The Chemistry of Calcium, Magnesium, and Phosphate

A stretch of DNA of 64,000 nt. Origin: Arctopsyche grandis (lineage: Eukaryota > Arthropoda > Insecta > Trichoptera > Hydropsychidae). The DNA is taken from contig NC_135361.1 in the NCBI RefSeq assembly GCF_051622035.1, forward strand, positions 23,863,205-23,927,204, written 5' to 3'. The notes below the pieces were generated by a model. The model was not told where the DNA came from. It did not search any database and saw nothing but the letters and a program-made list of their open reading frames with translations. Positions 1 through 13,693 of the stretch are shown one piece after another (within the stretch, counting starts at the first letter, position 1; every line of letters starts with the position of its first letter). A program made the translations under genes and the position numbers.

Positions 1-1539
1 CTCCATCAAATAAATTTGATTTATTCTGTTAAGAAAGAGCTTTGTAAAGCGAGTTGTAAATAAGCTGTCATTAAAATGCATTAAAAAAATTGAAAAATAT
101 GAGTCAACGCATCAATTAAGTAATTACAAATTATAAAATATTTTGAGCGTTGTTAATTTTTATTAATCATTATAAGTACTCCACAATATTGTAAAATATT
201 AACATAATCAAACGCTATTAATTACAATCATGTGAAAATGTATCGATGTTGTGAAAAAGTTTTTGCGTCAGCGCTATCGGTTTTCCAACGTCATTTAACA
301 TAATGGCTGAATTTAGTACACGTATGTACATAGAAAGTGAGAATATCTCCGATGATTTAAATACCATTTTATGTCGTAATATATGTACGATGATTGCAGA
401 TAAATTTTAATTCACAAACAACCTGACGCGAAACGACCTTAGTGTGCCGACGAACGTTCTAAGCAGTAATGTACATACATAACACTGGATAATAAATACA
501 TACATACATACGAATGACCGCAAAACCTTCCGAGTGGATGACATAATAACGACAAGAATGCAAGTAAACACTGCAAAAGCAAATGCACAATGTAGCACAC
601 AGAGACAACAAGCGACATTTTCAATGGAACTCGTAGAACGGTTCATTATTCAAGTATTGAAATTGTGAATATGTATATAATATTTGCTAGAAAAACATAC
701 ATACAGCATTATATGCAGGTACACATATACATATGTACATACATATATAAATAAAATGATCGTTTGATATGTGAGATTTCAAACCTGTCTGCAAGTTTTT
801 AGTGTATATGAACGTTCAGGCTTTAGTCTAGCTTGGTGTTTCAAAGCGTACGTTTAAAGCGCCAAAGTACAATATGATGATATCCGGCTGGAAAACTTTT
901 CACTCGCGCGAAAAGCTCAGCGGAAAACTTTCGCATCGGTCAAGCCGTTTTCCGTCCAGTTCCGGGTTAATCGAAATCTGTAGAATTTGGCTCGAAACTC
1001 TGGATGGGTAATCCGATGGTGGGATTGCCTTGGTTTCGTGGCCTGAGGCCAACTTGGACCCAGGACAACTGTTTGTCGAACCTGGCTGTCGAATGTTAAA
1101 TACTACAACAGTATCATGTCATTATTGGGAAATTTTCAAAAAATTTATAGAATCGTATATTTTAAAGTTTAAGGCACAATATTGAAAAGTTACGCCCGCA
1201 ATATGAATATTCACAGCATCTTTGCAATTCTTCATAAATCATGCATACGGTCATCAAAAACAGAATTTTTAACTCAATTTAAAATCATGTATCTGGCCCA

The physiology and regulation of calcium, magnesium, and phosphate are critically dependent on their chemical properties. Calcium and magnesium are both divalent alkali metal cations that play similar roles in some contexts and different roles in others. Their free (noncomplexed) concentrations in the ECF are roughly the same (∼1 mM), low enough so that they are not significant components of plasma osmolality. However, being divalent, they are major contributors to the nonspecific layer of cations that are attracted to negative charges on plasma membranes and large plasma proteins. Alterations in plasma levels of either one of these species have major effects on the behavior of excitable cells because they alter the electric field sensed by voltage-gated channels. In contrast, their intracellular levels are vastly different from each other and these ions perform very different functions. The cytosolic concentration of magnesium (ie, the free dissolved component) is about 0.5 mM, only slightly lower than in the ECF, whereas the free intracellular calcium concentration is less than 1000th of magnesium. This difference and their different functional roles within cells are due to nuances of their chemistry.